“Given the current allegations surrounding one of its actors and out of respect for those impacted, it would be inappropriate to celebrate at a gala at this difficult time,” Sony said in a statement.
But Sony vowed to forge ahead with its release plans for “All the Money in the World,” in part because Mr. Spacey has a supporting role and is nearly unrecognizable under heavy makeup. The film, estimated to have cost roughly $40 million to make, dramatizes the refusal of Getty in the 1970s to pay a ransom for his grandson. It stars Mark Wahlberg and Michelle Williams.
Aside from protecting their investment, Sony executives contended that they had an obligation to the remaining cast and crew to release the film as scheduled. “There are over 800 other actors, writers, artists, craftspeople and crew who worked tirelessly and ethically on this film,” the studio said in its statement on Monday. “It would be a gross injustice to punish all of them for the wrongdoings of one supporting actor in the film.”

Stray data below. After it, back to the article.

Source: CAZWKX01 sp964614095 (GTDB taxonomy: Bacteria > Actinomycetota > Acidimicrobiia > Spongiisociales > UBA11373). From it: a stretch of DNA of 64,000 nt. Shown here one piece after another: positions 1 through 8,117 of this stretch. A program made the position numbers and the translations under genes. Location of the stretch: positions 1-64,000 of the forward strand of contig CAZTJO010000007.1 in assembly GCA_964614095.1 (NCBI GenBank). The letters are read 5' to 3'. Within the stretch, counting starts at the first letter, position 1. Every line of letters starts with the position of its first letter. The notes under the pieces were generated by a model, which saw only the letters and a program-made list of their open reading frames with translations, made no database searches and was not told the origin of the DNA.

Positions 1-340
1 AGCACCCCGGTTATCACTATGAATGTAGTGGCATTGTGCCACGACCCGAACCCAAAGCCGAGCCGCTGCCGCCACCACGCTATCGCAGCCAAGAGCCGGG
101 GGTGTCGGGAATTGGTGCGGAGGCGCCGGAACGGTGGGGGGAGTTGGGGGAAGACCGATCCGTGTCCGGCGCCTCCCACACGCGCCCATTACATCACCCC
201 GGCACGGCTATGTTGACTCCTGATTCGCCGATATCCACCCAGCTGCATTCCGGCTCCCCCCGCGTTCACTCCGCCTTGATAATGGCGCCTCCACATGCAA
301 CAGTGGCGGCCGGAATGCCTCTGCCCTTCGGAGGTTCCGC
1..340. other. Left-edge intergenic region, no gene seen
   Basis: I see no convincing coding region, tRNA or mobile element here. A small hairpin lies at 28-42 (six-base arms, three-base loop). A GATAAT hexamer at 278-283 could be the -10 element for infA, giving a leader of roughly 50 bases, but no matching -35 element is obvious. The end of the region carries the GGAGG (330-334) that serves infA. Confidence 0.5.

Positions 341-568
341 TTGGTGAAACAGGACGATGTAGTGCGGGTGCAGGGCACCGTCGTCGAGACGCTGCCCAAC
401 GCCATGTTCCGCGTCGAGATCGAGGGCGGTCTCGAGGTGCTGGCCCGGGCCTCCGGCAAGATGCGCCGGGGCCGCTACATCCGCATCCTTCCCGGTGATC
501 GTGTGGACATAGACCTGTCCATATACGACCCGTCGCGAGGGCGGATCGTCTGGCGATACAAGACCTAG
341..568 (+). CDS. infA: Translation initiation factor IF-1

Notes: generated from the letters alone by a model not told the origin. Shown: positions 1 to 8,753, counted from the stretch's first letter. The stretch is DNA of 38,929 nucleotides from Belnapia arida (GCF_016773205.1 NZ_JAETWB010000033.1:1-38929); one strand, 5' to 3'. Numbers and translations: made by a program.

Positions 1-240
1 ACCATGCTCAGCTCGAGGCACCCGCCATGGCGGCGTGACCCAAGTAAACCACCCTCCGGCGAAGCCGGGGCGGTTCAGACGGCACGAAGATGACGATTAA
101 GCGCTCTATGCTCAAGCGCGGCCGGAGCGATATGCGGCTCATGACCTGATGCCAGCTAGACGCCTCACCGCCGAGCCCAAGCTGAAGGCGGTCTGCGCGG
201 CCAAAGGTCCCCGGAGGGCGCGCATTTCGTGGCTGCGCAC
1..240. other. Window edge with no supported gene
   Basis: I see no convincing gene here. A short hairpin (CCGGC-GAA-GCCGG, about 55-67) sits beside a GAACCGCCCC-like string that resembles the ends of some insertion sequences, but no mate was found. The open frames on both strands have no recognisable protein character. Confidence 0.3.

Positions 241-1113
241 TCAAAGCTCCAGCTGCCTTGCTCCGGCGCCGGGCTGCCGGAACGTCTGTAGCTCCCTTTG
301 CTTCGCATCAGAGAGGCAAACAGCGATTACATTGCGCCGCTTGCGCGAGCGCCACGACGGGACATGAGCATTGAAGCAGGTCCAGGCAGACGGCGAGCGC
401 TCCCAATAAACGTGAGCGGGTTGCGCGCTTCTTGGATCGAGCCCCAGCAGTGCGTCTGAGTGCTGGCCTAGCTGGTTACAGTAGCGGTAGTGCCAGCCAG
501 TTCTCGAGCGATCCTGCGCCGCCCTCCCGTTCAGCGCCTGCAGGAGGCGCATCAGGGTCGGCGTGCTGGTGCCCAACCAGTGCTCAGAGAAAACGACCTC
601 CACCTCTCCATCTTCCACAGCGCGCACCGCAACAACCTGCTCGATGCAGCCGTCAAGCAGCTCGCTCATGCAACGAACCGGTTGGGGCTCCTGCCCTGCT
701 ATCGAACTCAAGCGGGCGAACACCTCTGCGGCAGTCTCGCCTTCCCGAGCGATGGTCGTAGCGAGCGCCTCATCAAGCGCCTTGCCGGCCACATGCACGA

Mr. Spacey has denied some of the accusations against him while also saying he would seek unspecified “treatment.”
But on Wednesday afternoon, Mr. Scott, fuming that the allegations against Mr. Spacey might make ticket buyers stay away, not to mention dooming any chances the film might have among critics and Oscar voters, told Sony that he wanted to reshoot Mr. Spacey’s scenes with Mr. Plummer. The studio agreed on the condition that the release date be kept.
Mr. Spacey had spent about eight days filming scenes.
It was unclear on Wednesday what would happen to Mr. Spacey’s remaining film project, “Billionaire Boys Club,” an indie film about a group of affluent high school boys in Los Angeles who get involved in a Ponzi scheme. The film is nearly completed, but no release plans have been announced.